Last week I started doing Cross Fit.
Bob had been going to CF Resilience in Hopkinton 5 days a week for a few months. He had been trying to get me to come and give it a try. I had been hesitant as I had heard CF was a bit "clubby" or even worse was a "cult" lol. I was afraid that I would not "fit in" with all the big power lifters (as I weigh 112 soaking wet and can barely do one pull up let alone those kookie kipping pull ups). Last week, with Bob's incessant badgering at an all time high, I decided to stray outside of my comfort zone and join.
As a middle school teacher I suggest to my students to:
1. Step outside their comfort zone and take a risk
2. Never judge someone by another person's words but instead take the time to get to know them on your own terms,
3. Realize there is no failure there is only learning.
On my first day of Cross Fit I realized I was just like the "new kid" in middle school.
That first day I saw all the women my age (40-50) were in a group stretching. I felt uncomfortable just sitting down with them...what if they did not like me? The younger fitter women were focused on stretching alone and I found them very intimidating as they looked as if they could bench press me with ease. I dared not go near any of them. The fittest men were in a group discussing all their accomplishments. They were speaking a language that was obviously "CF" (they could have been speaking Klingon for all I knew). I certainly wasn't going into that group! Even with Bob there I was scared I would make a fool of myself.
When I teach I try to keep in mind that my actions, and more importantly my reactions to my students can have a far reaching effect on their sense of self. I never want to see a child that is excited about school feel the sting of an off hand comment or criticism that is not growth based but instead dulls the light that is their love of learning. It is scary to raise your hand and share your ideas. It is scary to stand up and try to explain why you are learning something...to make connections to the bigger picture. It is scary to open your self to the judgement of your peers and your teacher. If we want to celebrate risk taking in the middle school we must first create a SAFE environment...
When I stood in front of the WOD board where the coach lists the work out of the day I had no idea what we were going to be doing (Cindy! AMRAP! ACK...What does that mean?). I looked around and everyone else seemed to know exactly what they were doing. I watched them and followed their lead and when I could I asked Bob for clarification. He kept saying, "so and so will show you"....but I was still worried...how do I know that the coach will know I need help? I am afraid to ask questions in front of everyone because then I am just taking up their workout time with my silly questions. I don't want them to know how little I know...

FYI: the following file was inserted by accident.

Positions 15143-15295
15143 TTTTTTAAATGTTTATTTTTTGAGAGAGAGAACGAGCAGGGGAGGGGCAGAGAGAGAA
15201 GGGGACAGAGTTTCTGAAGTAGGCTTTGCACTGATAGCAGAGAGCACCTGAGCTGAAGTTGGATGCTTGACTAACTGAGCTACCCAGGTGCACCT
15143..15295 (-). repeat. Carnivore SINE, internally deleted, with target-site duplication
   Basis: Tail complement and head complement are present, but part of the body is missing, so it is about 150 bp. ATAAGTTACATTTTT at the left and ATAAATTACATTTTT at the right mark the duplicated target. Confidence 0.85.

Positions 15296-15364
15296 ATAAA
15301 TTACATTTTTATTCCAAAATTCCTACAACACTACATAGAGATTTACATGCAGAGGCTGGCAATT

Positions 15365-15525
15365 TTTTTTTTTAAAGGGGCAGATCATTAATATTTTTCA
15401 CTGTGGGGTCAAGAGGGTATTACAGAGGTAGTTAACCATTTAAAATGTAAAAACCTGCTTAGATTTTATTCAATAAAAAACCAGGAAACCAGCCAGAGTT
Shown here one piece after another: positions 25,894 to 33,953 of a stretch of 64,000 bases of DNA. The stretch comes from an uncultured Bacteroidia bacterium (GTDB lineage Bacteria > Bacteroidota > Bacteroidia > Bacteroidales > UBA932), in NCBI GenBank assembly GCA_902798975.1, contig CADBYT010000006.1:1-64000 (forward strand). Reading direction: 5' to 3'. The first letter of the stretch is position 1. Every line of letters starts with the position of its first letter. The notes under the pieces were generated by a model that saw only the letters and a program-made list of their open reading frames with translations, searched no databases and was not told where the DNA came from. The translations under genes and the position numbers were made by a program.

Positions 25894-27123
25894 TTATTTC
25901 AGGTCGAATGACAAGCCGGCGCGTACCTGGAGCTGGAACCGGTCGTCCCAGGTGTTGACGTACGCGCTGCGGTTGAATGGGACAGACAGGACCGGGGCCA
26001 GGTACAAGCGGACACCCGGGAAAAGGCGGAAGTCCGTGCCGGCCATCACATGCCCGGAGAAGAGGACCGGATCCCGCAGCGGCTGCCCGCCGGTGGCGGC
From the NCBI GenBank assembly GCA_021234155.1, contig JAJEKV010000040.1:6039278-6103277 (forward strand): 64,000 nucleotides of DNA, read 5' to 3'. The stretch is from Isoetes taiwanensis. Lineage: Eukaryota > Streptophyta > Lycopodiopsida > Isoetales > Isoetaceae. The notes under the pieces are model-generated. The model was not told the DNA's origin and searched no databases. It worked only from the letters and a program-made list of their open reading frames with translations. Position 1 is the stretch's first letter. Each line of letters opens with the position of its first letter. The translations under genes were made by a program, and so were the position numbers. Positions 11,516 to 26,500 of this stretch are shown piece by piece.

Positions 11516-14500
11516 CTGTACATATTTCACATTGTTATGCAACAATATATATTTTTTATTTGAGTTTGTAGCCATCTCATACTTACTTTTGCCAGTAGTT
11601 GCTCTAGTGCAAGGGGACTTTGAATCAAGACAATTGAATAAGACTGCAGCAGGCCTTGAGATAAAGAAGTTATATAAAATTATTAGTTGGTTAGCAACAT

When a student struggles with learning it can be very difficult to call attention to yourself...to ask for clarification...it is much easier to just follow along with everyone else and pretend you know what is expected.
Instead of asking for help I decided to just follow a women that looked relatively fit. I would just do what she did. I grabbed the same weights she did, the same kettle bells and the same size box...
and then the clock started
and I was lost
I couldn't follow her because the weights were too heavy for me to keep up. In fact my form was so off I actually felt like I was hurting myself. People around me quickly noticed that I was not using good form, that I looked confused and soon the coach came over and said "lets get some different size weights for you Michelle"
no one laughed
no one pointed
in fact people smiled at me encouragingly
I try to model what I hope my students will achieve by breaking down a project into steps and creating an exemplar as I introduce students to the steps. I think it is helpful not to just be given verbal/written directions along with an exemplar of the final project, but to also watch the teacher model each step of the process. That is why I like to "be a student" and follow the engineering design process to solve the same problem that they are solving.
The coach was so kind. He modeled each move for me and also gave me alternate ways of doing something so I did not feel any pain. He showed me how to do the move...I did it and he gave me constructive feedback and I would try again. I still made mistakes but with the lighter weights and the alternate moves I was able to complete the entire WOD!
One of the reasons I love teaching is every day I witness children who struggle to learn something stick with it and have success....there is nothing better in the world....
finishing my first Cross fit WOD came pretty close : )